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Aug 12

3D Printed Goggles - A Rapid Ride from Design to Production

UK design consultancy and Stratasys customer DesignReality put their Objet500 Connex3 Color Multi-material 3D Printer to the test recently by 3D printing two pairs of full-color goggles, rugged enough for field testing.

DesignReality got its start in 2000, with small design projects and CAD software training. The firm’s first big moment came when they were awarded a contract for Scott Safety, which helped launch them into an international design consultancy. Despite this, the firm used 3D printing from the start, having purchased a Stratasys 3D printer in 2001.

“We realized the power of having the technology in house and the impact it gave during the design process”
-Troy Baker, Managing Director, DesignReality

A look inside the Objet 500 Connex3 during the goggle print cycle.

Having a 3D printer in house allowed the company to move from concept to 3D printed goggles for field testing in only three days. Once converted into a CAD file, the goggle frames were 3D printed, and the build time for two pairs of goggles was just under 12 hours. A laser-cut visor, strap and lining were added to complete the prototype. When completed, the goggles were used by team members when mountain biking for their initial test.

The 3D Printed goggles during their initial field test. captionalign=

“Our in-house machines have always been treated like a staff member; it’s a piece of kit with a specialist skill that needs to be performed and is called upon throughout the design cycle as and when designers need to use it. Companies without the technology in house normally have to design to a point and then send out the file and wait for its return. My staff can print at any stage to prove the design, delivering a quicker, more streamlined approach to design. We can find and design out bad ideas early on.”

Speed is only one advantage – costs are also easier to control with an in-house prototype that’s available quickly.

“3D printing means a more focused design process. Being able to print an object and get it in hand earlier reduces redesign when functions don’t interact as expected. Although you may produce more models, you effectively spend less time on design avenues that have a flaw early on and will inevitably cause issues when trying to design them out.”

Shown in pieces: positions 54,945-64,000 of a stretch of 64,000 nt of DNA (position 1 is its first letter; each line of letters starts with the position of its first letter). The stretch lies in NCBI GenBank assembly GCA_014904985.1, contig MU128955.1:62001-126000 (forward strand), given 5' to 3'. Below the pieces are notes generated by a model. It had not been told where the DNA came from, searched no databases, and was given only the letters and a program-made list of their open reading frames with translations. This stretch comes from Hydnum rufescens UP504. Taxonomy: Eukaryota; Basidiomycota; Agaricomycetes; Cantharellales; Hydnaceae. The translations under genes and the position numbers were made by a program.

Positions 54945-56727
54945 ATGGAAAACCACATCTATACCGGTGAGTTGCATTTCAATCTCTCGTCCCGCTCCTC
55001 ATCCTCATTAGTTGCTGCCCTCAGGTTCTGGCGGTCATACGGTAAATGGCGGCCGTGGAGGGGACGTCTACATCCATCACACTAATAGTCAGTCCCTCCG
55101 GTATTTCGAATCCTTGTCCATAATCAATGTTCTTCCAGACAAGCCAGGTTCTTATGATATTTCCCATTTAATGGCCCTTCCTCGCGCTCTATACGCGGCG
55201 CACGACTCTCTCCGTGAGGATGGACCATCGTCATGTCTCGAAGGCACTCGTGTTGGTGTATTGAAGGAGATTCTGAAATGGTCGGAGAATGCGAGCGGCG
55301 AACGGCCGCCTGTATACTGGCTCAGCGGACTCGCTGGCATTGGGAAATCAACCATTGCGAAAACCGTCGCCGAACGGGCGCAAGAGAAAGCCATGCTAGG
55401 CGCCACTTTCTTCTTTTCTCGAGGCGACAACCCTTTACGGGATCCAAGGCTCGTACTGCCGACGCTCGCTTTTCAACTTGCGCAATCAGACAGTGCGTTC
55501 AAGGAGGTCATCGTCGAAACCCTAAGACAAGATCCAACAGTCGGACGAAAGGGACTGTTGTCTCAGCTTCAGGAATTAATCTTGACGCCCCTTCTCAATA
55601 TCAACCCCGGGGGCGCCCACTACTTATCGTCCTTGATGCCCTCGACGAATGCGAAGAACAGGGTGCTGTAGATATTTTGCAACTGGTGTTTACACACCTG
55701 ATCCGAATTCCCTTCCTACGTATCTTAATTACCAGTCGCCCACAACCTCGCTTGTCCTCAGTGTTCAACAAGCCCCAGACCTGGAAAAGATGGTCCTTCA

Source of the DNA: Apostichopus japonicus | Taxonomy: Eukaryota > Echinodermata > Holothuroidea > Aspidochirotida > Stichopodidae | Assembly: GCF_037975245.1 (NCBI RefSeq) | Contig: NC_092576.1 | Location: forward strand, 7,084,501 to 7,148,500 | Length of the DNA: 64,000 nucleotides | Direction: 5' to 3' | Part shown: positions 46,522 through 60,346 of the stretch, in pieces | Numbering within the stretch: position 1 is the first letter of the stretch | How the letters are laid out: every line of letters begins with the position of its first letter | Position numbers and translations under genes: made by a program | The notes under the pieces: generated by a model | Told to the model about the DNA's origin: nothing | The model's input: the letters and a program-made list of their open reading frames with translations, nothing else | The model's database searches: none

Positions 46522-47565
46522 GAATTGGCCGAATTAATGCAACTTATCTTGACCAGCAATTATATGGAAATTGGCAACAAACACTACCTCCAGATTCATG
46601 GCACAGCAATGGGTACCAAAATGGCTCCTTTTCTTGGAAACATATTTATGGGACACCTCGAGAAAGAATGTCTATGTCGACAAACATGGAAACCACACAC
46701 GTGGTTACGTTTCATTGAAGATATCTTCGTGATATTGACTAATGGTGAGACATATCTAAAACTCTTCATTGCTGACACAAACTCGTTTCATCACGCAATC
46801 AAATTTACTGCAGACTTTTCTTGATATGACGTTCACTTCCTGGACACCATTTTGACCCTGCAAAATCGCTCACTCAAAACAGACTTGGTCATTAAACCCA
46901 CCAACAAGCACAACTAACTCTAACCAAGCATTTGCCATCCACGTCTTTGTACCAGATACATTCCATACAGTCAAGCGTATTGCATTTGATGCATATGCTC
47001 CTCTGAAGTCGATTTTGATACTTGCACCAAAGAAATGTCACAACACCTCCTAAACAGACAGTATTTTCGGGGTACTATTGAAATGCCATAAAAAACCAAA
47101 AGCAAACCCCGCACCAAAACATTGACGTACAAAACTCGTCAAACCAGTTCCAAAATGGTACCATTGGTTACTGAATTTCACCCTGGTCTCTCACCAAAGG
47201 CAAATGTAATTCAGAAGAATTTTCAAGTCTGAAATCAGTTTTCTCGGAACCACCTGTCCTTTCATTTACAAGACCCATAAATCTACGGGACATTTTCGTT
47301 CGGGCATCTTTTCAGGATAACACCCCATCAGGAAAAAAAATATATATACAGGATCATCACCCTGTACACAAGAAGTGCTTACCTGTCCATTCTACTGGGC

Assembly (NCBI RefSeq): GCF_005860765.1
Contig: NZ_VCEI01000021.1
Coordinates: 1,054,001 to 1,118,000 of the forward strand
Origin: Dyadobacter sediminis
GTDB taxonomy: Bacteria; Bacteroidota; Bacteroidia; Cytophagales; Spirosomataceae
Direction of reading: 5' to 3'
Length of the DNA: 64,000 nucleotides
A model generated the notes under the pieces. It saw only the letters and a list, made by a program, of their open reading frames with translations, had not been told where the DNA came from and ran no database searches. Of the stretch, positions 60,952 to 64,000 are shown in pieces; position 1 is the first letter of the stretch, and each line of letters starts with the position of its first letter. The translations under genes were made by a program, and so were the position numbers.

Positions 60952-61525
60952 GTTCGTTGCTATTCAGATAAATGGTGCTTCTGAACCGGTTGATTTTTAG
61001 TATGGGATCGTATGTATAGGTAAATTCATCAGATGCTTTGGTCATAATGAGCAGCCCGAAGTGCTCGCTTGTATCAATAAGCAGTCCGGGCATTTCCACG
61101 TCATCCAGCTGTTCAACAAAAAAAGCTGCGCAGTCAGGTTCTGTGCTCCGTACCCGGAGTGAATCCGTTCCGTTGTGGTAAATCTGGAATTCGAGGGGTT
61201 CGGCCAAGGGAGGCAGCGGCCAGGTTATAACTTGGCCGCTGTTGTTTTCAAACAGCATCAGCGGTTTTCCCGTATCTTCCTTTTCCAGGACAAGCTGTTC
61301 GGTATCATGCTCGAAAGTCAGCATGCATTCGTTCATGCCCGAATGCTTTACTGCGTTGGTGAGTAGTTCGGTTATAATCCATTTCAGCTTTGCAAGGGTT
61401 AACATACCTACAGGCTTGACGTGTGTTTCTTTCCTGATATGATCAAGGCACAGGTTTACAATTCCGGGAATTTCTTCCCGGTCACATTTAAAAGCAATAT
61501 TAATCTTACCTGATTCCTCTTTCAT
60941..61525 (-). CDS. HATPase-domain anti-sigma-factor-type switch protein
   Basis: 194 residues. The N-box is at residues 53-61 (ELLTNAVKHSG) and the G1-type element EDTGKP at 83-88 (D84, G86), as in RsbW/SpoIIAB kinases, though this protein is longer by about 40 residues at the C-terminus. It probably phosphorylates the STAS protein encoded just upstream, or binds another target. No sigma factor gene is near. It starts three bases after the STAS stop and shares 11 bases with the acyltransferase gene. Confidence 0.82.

While the team is using the Objet500 Connex3 Color Multi-material 3D Printer by Stratasys, Baker said the multi-color availability was initially secondary to the importance of Digital ABS and Tango (rubber-like) materials availability. Since introducing color, he said the team now sees how color advances their work with the changes it brings to the technology.

“We have used it for marking areas of design change within the part so customers can see what has been done. As final models, the 3D printed models work straight off the machine in representations of colors and over molds. And the best use we have found so far is in medical scans, as we can now mark scans in multi-color for areas of bone removal, as guides for surgeons.”

While DesignReality has already fully embraced 3D printing, Baker said he’s eager to see what the future holds for rapid prototyping and what new features 3D printing will bring.

“Today we use the Objet500 Connex3 for concept models, design prototypes, both functional and form, final finished models, short run production components and jigs & fixtures to name a few, so it is fully embedded at every stage for us. Where we see potential growth is in more production-ready parts that could offer a cheaper alternatives to the production process.”

- Stratasys Blog

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